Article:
Go Back  Bike Forums > Bike Forums > Bicycle Mechanics
Reload this Page >

"funny" steering feel only on serious downhill (road)

Bicycle Mechanics Broken bottom bracket? Tacoed wheel? If you're having problems with your bicycle, or just need help fixing a flat, drop in here for the latest on bicycle mechanics & bicycle maintenance.

"funny" steering feel only on serious downhill (road)

Old 07-15-13, 11:22 PM
  #1  
khan
rider
Thread Starter
 
Join Date: Dec 2005
Location: st.louis
Posts: 138
Mentioned: 0 Post(s)
Tagged: 0 Thread(s)
Quoted: 0 Post(s)
Likes: 0
Liked 0 Times in 0 Posts
"funny" steering feel only on serious downhill (road)

So, it started happening a while ago but, when going downhill at a pretty good grade and longish distance, it feels like my bike is not tracking straight. I've checked the rigidity of all the suspect parts (bars, stem, headset, frame, wheels, seat post, bottom bracket) and everything seems solid and tight. I don't have trouble shifting (thinking alignment of the frame). The wheelset is about fourteen years old but, solid as a rock and I had them repacked recently along with new cones in the front. I'm at a loss. People riding behind me don't notice anything but, they're also descending and are more focused on what they're doing. Short of pulling everything apart and inspecting piece by piece throughout the bike, I have no idea what to look at. Any suggestions would be very appreciated. Feel free ask questions for clarification.
Thanks!
khan is offline  
Old 07-16-13, 03:09 AM
  #2  
Frum
Senior Member
 
Join Date: Nov 2012
Posts: 66
Mentioned: 0 Post(s)
Tagged: 0 Thread(s)
Quoted: 1 Post(s)
Likes: 0
Liked 0 Times in 0 Posts
Slightly bent fork or the front wheel is seated in the frame to one side (not perpendicular to the ground.) It won't be easy to see in either case--if you try riding handless and get tracked off to one side you'll know it's one of these.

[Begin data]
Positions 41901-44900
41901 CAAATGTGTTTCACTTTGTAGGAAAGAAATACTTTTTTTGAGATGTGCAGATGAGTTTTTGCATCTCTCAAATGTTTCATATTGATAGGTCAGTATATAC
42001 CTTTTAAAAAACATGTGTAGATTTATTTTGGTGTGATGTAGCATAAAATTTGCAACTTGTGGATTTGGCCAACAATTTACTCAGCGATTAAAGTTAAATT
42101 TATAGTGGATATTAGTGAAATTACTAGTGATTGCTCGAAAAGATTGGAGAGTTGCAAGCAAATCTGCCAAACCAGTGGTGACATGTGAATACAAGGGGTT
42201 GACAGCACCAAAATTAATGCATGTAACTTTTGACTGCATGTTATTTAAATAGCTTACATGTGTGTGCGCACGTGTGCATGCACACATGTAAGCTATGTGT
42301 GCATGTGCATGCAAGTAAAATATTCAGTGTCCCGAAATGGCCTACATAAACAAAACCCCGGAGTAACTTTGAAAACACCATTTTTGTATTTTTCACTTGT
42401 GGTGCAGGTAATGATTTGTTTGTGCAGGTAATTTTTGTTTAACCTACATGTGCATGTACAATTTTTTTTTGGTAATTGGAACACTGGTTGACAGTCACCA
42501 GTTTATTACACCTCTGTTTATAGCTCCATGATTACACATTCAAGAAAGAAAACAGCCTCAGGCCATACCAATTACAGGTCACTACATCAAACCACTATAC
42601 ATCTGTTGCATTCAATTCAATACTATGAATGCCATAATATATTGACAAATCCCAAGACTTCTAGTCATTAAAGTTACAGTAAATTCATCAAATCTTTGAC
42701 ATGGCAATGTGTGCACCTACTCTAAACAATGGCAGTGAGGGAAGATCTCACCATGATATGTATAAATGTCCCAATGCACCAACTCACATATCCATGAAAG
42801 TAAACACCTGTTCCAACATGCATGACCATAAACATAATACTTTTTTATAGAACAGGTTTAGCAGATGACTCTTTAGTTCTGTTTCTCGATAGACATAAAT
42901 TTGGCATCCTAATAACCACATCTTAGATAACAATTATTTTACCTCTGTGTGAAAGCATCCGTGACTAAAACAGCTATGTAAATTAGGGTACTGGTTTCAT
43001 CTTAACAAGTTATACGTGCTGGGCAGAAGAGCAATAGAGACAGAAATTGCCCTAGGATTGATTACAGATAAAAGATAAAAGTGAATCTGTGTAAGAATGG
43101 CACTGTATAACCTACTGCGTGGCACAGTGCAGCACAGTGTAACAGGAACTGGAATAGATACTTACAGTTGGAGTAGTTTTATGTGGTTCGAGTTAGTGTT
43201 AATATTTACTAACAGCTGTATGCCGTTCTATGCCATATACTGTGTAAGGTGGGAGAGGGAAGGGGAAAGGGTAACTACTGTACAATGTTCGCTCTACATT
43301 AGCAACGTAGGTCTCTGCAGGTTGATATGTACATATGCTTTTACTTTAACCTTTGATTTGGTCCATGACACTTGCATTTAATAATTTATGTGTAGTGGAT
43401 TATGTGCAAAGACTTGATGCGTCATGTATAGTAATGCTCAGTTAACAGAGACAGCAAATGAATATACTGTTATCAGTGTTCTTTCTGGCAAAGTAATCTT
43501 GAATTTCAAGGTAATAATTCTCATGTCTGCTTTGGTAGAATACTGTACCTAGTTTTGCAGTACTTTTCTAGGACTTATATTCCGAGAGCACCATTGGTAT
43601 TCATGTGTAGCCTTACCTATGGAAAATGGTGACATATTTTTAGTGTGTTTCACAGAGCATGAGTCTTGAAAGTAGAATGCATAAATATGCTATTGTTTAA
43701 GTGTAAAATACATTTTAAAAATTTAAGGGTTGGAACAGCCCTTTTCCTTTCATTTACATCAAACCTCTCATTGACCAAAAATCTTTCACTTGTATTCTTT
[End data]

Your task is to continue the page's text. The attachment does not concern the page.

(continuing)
Think on it for a minute and you should be able to discern the principals that govern the direction of the pull and the irregularity in the fork.
Frum is offline  
Old 07-16-13, 04:57 AM
  #3  
Kimmo
bike whisperer
 
Kimmo's Avatar
 
Join Date: Dec 2009
Location: Melbourne, Oz
Posts: 7,829

Bikes: https://weightweenies.starbike.com/forum/viewtopic.php?f=10&t=152015&p=1404231

Mentioned: 8 Post(s)
Tagged: 0 Thread(s)
Quoted: 335 Post(s)
Likes: 0
Liked 1 Time in 1 Post
AFAIK a DIY approach to checking fork alignment is a tough one. Best bet might be having it checked on a jig.

But as far as the frame goes, there's the string test for a start... and eye up the head tube against the seat tube (can be a bit hard these days with flared head tubes, but usually the diameter is the same at each end).

Check your wheels for dish by flipping them in the frame, but not before sitting the bike upside down, releasing the QRs and rotating the spindles to ensure they're straight.
Kimmo is offline  
Old 07-16-13, 05:21 AM
  #4  
cny-bikeman 
Mechanic/Tourist
 
Join Date: Apr 2007
Location: Syracuse, NY
Posts: 7,508

Bikes: 2008 Novara Randonee - love it. Previous bikes:Motobecane Mirage, 1972 Moto Grand Jubilee (my fave), Jackson Rake 16, 1983 C'dale ST500.

Mentioned: 10 Post(s)
Tagged: 0 Thread(s)
Quoted: 474 Post(s)
Likes: 0
Liked 0 Times in 0 Posts
Actually once you have confirmed that the rear triangle is centered using the "string test," and wheels are dished and true, with both wheels sitting in the middle of the stays/blades, it's not hard to visually check fork alignment. Turn the bike upside down - best done on a rotating stand, otherwise use a friend to assist. Sight over the top of the front wheel toward the back of the bike, noting whether it is tilted in relation to the rear. Then sight along both sides to see if one side of the rear wheel shows more than the other, making sure of course that you hold the wheel straight. Finally sight along the side of the front wheel again toward the top and seat tubes, again checking to see if the appearance is different from side to side.
__________________
There's no such thing as a routine repair.

Don't tell me what "should" be - either it is, it isn't, or do something about it.

If you think I'm being blunt take it as a compliment - if I thought you were too weak to handle the truth or a strong opinion I would not bother.

Please respect others by taking the time to post clearly so we can answer quickly. All lowercase and multiple typos makes for a hard read. Thanks!

Last edited by cny-bikeman; 07-16-13 at 08:46 PM.
cny-bikeman is offline  
Old 07-16-13, 06:49 AM
  #5  
JohnDThompson 
Old fart
 
JohnDThompson's Avatar
 
Join Date: Nov 2004
Location: Appleton WI
Posts: 20,339

Bikes: Several, mostly not name brands.

Mentioned: 106 Post(s)
Tagged: 0 Thread(s)
Quoted: 1660 Post(s)
Liked 34 Times in 21 Posts
Park used to make a gauge for checking fork alignment (the "FT-4"):



Perhaps your LBS or co-op has one?
JohnDThompson is offline  
Old 07-16-13, 07:13 AM
  #6  
DaveSSS
Senior Member
 
Join Date: Sep 2008
Location: Loveland, CO
Posts: 5,211

Bikes: Look KG461, Colnago C-RS

Mentioned: 0 Post(s)
Tagged: 0 Thread(s)
Quoted: 69 Post(s)
Likes: 0
Liked 2 Times in 2 Posts